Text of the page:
ACLU Says Louisiana Sheriff Can't Censor 'The Hokey Pokey' at Skating Rink; Britney Spears CD Seized as 'Evidence of a Crime'

Affiliate: ACLU of Louisiana
July 7, 2000 12:00 am

ACLU Affiliate
ACLU of Louisiana
Media Contact
125 Broad Street
18th Floor
New York, NY 10004
United States


NEW IBERIA, LA — The American Civil Liberties Union of Louisiana today filed a lawsuit asking whether playing the “Hokey Pokey” can be considered a criminal act.

The lawsuit challenges the recent actions of the sheriff of a Louisiana Parish who arrested a roller skating rink owner and his manager — and closed down the skating rink — because he objected to the popular music being played. In addition to music by Snoop Doggy Dog, the sheriff seized the Hokey Pokey and songs by Britney Spears.

“Our free society operates on the principle that each and every individual has the right to decide what music or other art forms he or she wants — or does not want — to see or hear,” said ACLU of Louisiana Executive Director Joe Cook. “The Sheriff may not act in an unlawful manner to censor material that he considers and determines on his own to be obscene and indecent.”

The ACLU of Louisiana, on behalf of House of Wheels “Skate Zone” owner Frank Torries and his manager Tricia Boudoin, is asking a federal court judge to protect the First Amendment and prevent Iberia Sheriff Sid Hebert or his officers from engaging in unlawful actions that interfere with Torries’s right to pursue his Skate Zone business in a lawful manner. The ACLU is also seeking the return of some 60 CD’s seized as “evidence of a crime,” including Jingle Bells, the Chicken Dance, The Tarzan Soundtrack, Christina Aguilera, Rudolph the Red Nosed Reindeer, The Hot Boys, and The Bosa Nova.

The case stems from a fist fight that broke out on February 5, 2000 in the parking lot outside the Skate Zone. The CD’s were seized based upon the assertion that the music (particularly the rap music) played that night had caused the fight. According to ACLU court papers, all the rap and hip-hop songs played that night were the edited or “air play” version of the songs. Almost all were purchased locally, primarily at Wal-Mart and/or Sam’s Club stores. Throughout the evening skating session, various kinds of music, including hip-hop or rap music, were played without incident.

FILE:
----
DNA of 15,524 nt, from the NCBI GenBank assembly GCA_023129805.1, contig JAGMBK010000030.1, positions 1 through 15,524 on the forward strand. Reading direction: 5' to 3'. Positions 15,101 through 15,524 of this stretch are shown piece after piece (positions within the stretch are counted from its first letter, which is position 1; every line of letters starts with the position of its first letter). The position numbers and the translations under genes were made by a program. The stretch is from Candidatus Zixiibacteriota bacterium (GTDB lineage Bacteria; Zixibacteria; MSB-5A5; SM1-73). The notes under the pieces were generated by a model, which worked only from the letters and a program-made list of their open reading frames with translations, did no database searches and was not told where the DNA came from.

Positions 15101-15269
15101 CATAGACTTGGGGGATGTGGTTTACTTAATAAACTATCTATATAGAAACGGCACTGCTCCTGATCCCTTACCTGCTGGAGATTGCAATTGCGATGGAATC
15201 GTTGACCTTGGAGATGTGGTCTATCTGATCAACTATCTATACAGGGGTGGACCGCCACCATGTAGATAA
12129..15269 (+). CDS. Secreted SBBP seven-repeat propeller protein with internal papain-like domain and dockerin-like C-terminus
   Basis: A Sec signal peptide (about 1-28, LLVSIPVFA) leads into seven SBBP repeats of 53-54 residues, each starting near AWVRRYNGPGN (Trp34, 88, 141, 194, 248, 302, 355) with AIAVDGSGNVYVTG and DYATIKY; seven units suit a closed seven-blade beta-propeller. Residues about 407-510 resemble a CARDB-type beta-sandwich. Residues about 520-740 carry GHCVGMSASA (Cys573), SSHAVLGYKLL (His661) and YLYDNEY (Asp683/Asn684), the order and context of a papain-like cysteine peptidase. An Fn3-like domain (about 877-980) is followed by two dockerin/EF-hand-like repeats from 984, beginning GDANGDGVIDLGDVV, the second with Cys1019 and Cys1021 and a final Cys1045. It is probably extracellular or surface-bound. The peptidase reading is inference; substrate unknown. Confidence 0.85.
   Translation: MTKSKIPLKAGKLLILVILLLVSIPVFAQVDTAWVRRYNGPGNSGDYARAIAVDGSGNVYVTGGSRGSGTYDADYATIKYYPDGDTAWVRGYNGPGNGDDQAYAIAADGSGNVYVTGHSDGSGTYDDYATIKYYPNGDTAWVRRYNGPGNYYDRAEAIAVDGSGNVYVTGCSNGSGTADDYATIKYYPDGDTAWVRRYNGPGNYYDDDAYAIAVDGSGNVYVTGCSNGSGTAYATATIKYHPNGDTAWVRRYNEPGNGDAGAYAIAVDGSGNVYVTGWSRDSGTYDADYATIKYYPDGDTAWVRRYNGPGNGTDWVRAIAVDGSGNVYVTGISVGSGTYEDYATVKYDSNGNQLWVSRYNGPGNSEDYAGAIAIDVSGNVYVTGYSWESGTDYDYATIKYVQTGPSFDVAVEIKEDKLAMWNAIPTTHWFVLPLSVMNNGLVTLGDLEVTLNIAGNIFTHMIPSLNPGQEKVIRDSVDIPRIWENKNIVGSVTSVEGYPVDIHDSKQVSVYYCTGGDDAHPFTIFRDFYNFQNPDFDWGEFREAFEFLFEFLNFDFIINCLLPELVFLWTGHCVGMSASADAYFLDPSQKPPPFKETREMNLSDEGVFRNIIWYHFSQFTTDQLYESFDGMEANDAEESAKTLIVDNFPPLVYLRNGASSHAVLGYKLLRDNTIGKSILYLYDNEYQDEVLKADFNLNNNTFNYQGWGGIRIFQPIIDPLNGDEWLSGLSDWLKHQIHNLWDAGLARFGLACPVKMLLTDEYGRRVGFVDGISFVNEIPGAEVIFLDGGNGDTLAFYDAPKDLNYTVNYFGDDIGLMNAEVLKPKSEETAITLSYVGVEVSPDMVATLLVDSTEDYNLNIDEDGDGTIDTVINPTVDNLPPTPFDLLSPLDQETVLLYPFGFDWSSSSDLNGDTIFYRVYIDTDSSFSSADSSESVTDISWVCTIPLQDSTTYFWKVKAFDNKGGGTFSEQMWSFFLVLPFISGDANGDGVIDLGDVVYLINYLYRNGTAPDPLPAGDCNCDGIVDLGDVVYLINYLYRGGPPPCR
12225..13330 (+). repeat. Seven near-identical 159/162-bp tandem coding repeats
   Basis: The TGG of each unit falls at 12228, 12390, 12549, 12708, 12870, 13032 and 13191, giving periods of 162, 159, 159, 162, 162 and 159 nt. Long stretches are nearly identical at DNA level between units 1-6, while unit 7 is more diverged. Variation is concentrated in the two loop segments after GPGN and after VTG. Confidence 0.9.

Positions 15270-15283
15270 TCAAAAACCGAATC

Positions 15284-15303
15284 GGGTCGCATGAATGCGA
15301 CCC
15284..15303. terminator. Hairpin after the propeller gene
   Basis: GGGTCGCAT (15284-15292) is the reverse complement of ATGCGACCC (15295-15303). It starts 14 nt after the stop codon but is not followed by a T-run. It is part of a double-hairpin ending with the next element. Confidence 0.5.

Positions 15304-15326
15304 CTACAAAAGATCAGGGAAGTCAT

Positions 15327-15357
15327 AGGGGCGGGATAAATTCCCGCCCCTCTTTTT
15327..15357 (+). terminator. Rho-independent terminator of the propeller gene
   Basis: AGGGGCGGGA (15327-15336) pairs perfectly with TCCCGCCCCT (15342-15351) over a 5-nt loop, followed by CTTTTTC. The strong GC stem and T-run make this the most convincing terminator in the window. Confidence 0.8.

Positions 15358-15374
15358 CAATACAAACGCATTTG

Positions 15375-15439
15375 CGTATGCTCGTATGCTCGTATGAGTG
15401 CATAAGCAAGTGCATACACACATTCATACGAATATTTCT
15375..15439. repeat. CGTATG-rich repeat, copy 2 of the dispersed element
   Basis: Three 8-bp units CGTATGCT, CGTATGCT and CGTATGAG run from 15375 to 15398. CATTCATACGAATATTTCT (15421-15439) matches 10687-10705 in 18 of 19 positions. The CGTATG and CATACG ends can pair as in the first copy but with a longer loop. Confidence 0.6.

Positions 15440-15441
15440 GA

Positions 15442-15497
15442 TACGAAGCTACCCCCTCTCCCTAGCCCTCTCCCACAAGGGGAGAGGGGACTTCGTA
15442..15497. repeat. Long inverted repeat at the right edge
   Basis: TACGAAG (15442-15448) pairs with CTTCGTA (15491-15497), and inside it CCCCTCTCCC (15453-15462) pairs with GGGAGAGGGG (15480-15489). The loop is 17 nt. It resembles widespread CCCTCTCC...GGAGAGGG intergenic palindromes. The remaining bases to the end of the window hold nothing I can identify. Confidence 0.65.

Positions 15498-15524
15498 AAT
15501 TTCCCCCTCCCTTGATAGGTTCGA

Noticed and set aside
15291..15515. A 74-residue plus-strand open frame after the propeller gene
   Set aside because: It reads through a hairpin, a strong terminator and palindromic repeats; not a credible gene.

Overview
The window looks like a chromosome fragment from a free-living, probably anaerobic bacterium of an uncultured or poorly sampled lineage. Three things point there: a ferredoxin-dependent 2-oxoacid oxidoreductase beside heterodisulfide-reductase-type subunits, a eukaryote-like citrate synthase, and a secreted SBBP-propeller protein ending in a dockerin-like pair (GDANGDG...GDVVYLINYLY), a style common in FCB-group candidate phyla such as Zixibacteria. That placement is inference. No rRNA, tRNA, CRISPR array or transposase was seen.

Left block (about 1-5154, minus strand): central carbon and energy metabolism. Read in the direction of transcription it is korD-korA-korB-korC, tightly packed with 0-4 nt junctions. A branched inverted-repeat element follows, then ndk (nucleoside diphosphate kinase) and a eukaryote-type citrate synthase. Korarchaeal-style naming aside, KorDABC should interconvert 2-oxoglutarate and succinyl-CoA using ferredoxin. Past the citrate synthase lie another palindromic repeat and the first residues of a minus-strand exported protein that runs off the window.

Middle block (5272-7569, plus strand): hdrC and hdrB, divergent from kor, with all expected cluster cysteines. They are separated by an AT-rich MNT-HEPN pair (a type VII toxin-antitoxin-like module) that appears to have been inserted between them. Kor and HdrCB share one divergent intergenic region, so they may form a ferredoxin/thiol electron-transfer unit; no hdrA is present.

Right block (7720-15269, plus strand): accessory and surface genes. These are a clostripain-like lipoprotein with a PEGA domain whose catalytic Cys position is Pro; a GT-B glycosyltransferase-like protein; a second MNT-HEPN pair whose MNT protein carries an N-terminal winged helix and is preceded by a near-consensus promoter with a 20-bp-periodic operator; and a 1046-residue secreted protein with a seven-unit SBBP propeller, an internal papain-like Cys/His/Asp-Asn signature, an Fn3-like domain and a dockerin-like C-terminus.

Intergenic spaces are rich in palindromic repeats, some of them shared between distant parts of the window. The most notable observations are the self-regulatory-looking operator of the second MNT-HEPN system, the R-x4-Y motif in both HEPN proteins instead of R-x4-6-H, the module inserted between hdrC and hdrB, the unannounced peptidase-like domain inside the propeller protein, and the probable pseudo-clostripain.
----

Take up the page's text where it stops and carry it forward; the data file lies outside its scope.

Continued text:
As school buses were loading patrons to leave at the end of the skating session at about 10:45 p.m., the fight broke out. Manager Boudoin placed a call to the Sheriff’s office whose deputies arrived and intervened in the fight between two young people and issued a summons to a third on fighting related charges. Then, disregarding constitutional safeguards, the local authorities entered the Skate Zone, and ordered Boudoin to “shut it (the Skate Zone) down.” They then conducted a warrant-less search of the premises and seized approximately sixty pre-recorded CD’s.

“Skate Zone has hosted community service programs that help kids and benefits New Iberia,” Torries said. “I am very dedicated to my community. The Skate Zone provides an opportunity for kids to stay off the street and have a safe, enjoyable experience. I want to keep it that way.”

Six days after authorities shutdown Skate Zone and confiscated the music, Boudoin and Torries went to a scheduled meeting with the Sheriff to “sit down and work something out.” Shortly after entering the Sheriff’s office, Hebert held up three CD’s saying, “I have enough here to arrest you.” Sheriff Hebert then informed Torries and Boudoin that he had obtained a warrant for their arrest and was charging them with “Principal to Contributing to the Delinquency of Juveniles.”

Upon their arrest, Torries and Boudoin were treated like violent criminals — handcuffed, at times to a bench or table, subjected to physical searches, fingerprinted and photographed. Deputies transported them in handcuffs to the Iberia Parish Prison where they again searched their bodies and placed them in separate 3′ x 3′ segregated isolation holding cells for up to four hours without any place to sit.

Both plaintiffs had to undergo a urine test without any reasonable suspicion of illegal drug usage. Boudoin was forced to walk “barefoot” into the male inmates restrooms of the Iberia Parish Prison and urinate (while being observed by Iberia Parish Sheriffs Office representation) into a cup. Then a deputy escorted her through a prison cell block in front of a large number of male inmates who were shouting vile, sexually suggestive and sexually graphic statements and comments in order to harass and intimidate her.

“Sheriff Hebert has contacted the religious community and spoken out against the music, claiming to represent the moral high ground by saying ‘that we will not tolerate this type of corruption involving our children,'” the ACLU’s Cook said. “The ACLU asks those same religious leaders to examine Sheriff Hebert’s uncivilized and demeaning treatment of both plaintiffs, especially the parading of Ms. Boudoin through the men’s section of the prison and into their urinal.”

The ACLU is filing suit in Federal Court, Western District, Lafayette Division, with Judge Tucker L. Melacon presiding. The amended civil complaint was filed on behalf Torries and Boudoin by ACLU cooperating attorney E. Barton Conradi of Baton Rouge, LA and Marjorie R. Esman of New Orleans, LA.

The name of the case is Torries v. Hebert, Civil Action No: CV00-0512-L-O.

Click here to read a statement by Tricia Boudoin.

Sign up to be the first to hear about how to take action.

Learn More About the Issues in This Press Release